An overview of the molecules methodology

While the Materials Project has historically focused on materials, we also calculate the properties of small molecules. The term "small molecules" is somewhat vague but typically refers to molecules with molecular weight below 1000 atomic mass units or amu (for reference, the molecular weight of water is 18 amu). In practice, we use the term "small molecule" to distinguish from polymers and biomolecules (like proteins).

What Is a Molecule?

A "molecule" is typically defined as two or more atoms that are chemically bound. When we use the term "molecule", we also include single atoms (e.g. the hydrogen atom, H) and monatomic ions (e.g. fluoride, F-), because these species can be important for calculating certain properties like metal binding energies.

Molecules are distinguished on the basis of their chemical formulas, charge, and spin multiplicities. For instance, we could write "3O2" to refer to neutral diatomic oxygen (O2) in the triplet ground state. Beyond this simple definition, one can either distinguish between molecules using the idea of potential energy surfaces (PES) or else using the idea of chemical bonding.

If a molecule is defined as a local minimum on a PES (the physical definition of a molecule), then every unique PES minimum obtained by a geometry optimization calculation (in terms of interatomic distances, angles, dihredrals, etc.) is a distinct molecule. It is worth noting that this physical definition is used by the Materials Project to differentiate materials.

In contrast, the chemical definition says molecules are distinguished by the different ways that atoms are connected by chemical bonds and interatomic interactions. In many cases, different minima on the PES have the same bonding structure and only differ by e.g. bond rotations. These conformational isomers or conformers are typically viewed as representing the same molecule, and most chemical observables (like vibrational spectra and electrochemical properties) are averaged over different interconverting conformers. The chemical definition is more complex than the physical picture because it requires additional definitions - i.e., what is a "bond"?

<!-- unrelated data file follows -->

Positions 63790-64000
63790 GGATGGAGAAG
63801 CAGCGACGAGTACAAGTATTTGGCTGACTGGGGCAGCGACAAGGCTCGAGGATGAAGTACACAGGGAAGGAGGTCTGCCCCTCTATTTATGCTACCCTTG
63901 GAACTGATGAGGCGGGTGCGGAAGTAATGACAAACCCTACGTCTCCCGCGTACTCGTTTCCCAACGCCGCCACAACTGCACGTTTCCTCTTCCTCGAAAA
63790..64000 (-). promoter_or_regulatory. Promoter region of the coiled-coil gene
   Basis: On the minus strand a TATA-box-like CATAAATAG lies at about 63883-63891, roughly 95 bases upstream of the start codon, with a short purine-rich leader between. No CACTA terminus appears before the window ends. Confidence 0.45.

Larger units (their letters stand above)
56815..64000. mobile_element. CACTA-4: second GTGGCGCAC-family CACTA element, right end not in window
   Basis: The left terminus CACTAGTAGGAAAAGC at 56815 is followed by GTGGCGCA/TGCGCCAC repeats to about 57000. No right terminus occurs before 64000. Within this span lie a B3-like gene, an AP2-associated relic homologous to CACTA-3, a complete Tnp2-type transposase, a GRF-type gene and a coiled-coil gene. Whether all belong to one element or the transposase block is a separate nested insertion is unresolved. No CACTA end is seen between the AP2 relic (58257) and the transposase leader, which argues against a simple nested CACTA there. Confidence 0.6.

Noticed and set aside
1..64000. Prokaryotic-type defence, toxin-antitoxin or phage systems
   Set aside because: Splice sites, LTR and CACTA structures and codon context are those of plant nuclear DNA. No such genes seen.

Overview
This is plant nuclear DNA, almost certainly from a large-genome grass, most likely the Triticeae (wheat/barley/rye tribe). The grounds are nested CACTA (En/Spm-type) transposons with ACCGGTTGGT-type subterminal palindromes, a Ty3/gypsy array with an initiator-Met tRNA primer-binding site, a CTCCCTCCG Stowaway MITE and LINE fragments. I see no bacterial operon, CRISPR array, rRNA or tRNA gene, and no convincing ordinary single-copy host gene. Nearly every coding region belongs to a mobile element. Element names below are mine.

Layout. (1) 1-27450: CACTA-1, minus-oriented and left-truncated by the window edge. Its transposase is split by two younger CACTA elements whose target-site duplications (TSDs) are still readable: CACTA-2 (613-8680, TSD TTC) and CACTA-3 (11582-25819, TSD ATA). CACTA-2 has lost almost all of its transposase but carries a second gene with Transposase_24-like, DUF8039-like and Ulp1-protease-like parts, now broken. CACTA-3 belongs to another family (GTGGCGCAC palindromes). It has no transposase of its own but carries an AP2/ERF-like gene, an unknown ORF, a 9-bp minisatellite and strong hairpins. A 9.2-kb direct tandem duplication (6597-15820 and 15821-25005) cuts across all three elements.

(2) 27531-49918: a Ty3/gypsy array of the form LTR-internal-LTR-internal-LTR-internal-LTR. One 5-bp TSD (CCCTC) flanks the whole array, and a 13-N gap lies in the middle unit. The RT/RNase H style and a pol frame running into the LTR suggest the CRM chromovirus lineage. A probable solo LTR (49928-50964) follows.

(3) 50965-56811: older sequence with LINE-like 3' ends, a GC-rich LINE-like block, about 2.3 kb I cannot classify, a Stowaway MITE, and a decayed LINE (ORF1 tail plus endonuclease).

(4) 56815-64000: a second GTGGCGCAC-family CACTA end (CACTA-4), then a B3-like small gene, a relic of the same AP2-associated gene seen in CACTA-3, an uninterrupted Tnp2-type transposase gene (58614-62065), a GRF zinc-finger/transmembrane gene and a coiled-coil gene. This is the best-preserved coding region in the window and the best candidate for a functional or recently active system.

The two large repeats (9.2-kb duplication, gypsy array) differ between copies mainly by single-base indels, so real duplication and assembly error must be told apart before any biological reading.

In MPcules, we use both the physical and the chemical definitions, but for most purposes, we rely on the chemical definition based on bonding.

New vs. Legacy Data

The original molecule dataset included in the Materials Project, developed through the Electrolyte Genome project as part of the Joint Center for Energy Storage Research (JCESR), was focused on developing next-generation electrolytes for batteries. As such, the Electrolyte Genome and the original Molecules Explorer were narrowly focused on molecular electrochemical properties.

We have since expanded our molecular dataset, considering a larger set of molecules and a more diverse set of properties - not just electrochemical, but thermodynamic, electronic, vibrational, and more. Here, we primarily describe this new database, which we call the Materials Project for Molecules or "MPcules". This section mainly describes the methods used to generate the MPcules database. For further details regarding MPcules, please see our recent publication:[1]

For information about the Electrolyte Genome project and the legacy molecules data on the Materials Project, see [2] and [3].


  1. Spotte-Smith, E.W.C., Cohen, O.A., Blau, S.M., Munro, J.M., Yang, R., Guha, R.D., Patel, H.D., Vijay, S., Huck, P., Kingsbury, R., Horton, M.K., Persson, K.A., 2023. A database of molecular properties integrated in the Materials Project. Digital Discovery.

  2. Qu, X., Jain, A., Rajput, N.N., Cheng, L., Zhang, Y., Ong, S.P., Brafman, M., Maginn, E., Curtiss, L.A. and Persson, K.A., 2015. The Electrolyte Genome project: A big data approach in battery materials discovery. Computational Materials Science, 103, pp.56-67.

  3. Cheng, L., Assary, R.S., Qu, X., Jain, A., Ong, S.P., Rajput, N.N., Persson, K. and Curtiss, L.A., 2015. Accelerating electrolyte discovery for energy storage with high-throughput screening. The journal of physical chemistry letters, 6(2), pp.283-291.

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